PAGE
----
During the aerial inspections, the specialist helicopter pilot and team will seek to maintain the maximum distance practically possible from houses, livestock and crops. Local residents may see the helicopter moving relatively quickly and at a low level along the transmission lines, and in some instances, it may need to pause to enable closer inspection of the lines.
They aim to be as quick and non-disruptive as possible, but there is potential for some noise during the inspections.
They are also aware that low-flying helicopters have the potential to startle livestock. As such, I encourage landholders with an easement on or near their property to register their contact details with them to receive more information about upcoming patrols.


Australia was the world’s biggest exporter of Liquefied Natural Gas in 2021.

So why are we now paying more for our gas than overseas buyers?

More importantly, why are we faced with a crippling gas shortage?

Ask the Queensland Government.

The days of enjoying some of the cheapest gas prices in the world ended when our Government began exporting LNG back in 2015.

Seems LNG exporters have not just been exporting our coal seam gas reserves offshore, but gas from conventional sources as well.

Companies like Esso and BHP Billiton have reaped a windfall from the practice, while domestic households and industry gas users have been left to compete on price with foreign-owned LNG exporters needing to fill their overseas export contracts.

The Queensland Government should have taken a leaf out of the Western Australian Government’s playbook.

It wasn’t stupid.  It passed a law requiring LNG exporters to ensure that 15 percent of liquefied natural gas (LNG) was reserved for domestic use.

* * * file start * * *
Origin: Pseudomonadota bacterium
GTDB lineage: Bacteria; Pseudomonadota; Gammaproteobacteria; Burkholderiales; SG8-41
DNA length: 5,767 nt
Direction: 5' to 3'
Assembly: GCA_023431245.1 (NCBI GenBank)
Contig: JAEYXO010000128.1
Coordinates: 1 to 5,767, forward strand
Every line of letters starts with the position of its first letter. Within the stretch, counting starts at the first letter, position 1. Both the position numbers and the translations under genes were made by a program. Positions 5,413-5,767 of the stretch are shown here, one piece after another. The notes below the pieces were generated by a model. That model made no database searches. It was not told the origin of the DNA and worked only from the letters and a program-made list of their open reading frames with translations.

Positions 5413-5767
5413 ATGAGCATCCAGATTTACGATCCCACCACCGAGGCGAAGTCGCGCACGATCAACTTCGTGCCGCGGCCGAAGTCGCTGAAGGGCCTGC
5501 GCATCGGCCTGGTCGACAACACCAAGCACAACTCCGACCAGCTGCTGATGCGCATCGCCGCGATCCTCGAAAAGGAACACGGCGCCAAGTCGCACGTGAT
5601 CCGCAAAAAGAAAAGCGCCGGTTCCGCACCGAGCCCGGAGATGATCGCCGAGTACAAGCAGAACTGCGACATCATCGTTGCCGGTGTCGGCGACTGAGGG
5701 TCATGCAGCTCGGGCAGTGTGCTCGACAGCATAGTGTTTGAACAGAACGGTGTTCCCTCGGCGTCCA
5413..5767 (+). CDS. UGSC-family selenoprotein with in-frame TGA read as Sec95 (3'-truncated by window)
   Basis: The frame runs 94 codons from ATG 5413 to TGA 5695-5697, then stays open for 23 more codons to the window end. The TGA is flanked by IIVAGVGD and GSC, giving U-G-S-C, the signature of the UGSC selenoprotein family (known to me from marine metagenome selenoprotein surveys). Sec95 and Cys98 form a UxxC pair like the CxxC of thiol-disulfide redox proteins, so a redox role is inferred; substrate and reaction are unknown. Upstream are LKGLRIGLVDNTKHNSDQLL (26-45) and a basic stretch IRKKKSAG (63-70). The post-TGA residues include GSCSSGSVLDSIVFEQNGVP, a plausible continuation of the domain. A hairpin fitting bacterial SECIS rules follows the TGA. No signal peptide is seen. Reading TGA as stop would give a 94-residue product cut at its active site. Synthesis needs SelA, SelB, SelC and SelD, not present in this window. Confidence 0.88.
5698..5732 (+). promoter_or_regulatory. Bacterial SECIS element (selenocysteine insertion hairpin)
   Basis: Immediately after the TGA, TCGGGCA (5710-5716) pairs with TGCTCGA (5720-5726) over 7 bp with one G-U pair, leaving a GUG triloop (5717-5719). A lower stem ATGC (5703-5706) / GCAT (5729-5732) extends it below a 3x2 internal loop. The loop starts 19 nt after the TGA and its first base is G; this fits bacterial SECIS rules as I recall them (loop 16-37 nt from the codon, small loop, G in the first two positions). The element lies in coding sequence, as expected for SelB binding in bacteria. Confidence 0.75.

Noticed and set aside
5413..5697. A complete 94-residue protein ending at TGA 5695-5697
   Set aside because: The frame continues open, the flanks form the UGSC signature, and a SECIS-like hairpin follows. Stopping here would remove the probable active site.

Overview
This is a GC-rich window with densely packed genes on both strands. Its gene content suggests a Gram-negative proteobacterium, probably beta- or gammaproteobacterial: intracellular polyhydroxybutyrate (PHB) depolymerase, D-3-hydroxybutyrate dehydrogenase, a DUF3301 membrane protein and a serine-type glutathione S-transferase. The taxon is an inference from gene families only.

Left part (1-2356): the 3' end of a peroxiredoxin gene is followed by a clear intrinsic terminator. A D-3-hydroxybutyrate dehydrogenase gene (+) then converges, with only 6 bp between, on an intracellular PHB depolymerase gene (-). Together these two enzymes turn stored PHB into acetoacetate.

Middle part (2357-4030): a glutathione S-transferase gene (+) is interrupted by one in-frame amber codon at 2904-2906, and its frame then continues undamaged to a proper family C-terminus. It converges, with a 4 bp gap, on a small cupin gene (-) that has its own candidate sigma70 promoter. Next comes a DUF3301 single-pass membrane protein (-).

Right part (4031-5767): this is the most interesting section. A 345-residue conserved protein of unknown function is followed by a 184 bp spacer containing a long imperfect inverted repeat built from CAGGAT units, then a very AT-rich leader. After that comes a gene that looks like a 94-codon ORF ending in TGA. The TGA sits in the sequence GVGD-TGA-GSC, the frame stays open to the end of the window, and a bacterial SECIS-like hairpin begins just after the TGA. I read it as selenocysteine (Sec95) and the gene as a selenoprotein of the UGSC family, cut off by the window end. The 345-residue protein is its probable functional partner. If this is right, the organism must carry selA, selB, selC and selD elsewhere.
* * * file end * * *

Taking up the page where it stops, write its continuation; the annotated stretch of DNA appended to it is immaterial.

This has kept gas prices in WA much lower than those on the East Coast and ensured a secure domestic supply for West Australians.

Over on the East Coast, however, we are hearing of various proposals for building multi-million dollar gas import facilities – presumably to import back what we sent offshore at 100 times the cost.

Just to add insult to injury, a new report shows that virtually all Australia’s gas projects, producers and facilities are now foreign-owned.

The Australian Institute researchers, who had access to the Bloomberg Professional Terminal database, has revealed the extent to which foreign ownership has been grossly under-counted in official figures.

Not only are companies like Shell and Chevron 100 per cent foreign-owned, but so are many supposed Australian companies like BHP, Santos and Woodside.

BHP is actually 94% foreign owned and 82 per cent American owned.

So a more accurate description for BHP, nowadays, would be the “Big American”.

Four LNG Export Projects – Prelude, Ichthys, Gorgon and Queensland Curtis LNG – are 100% foreign owned.

Even the least foreign-owned, Pluto, is 84 percent foreign owned.

The report calculated the average foreign equity share by project capacity is 95.7 percent, with Australia’s share, a measly 4.3 percent.

These foreign-owned gas companies are all funneling their profits to owners overseas, and paying little to no tax on any of it here.

Worse, offshore LNG projects are only subject to a petroleum resource rent tax, not Commonwealth royalties.

Something which analysts say has cost Australians billions of dollars in lost revenue per project.

LNG Export Companies 95.7% Foreign Owned: Research Report



This whole idea of ‘transitioning’ over to electric vehicles, is starting to look more and more like a huge smokescreen to me.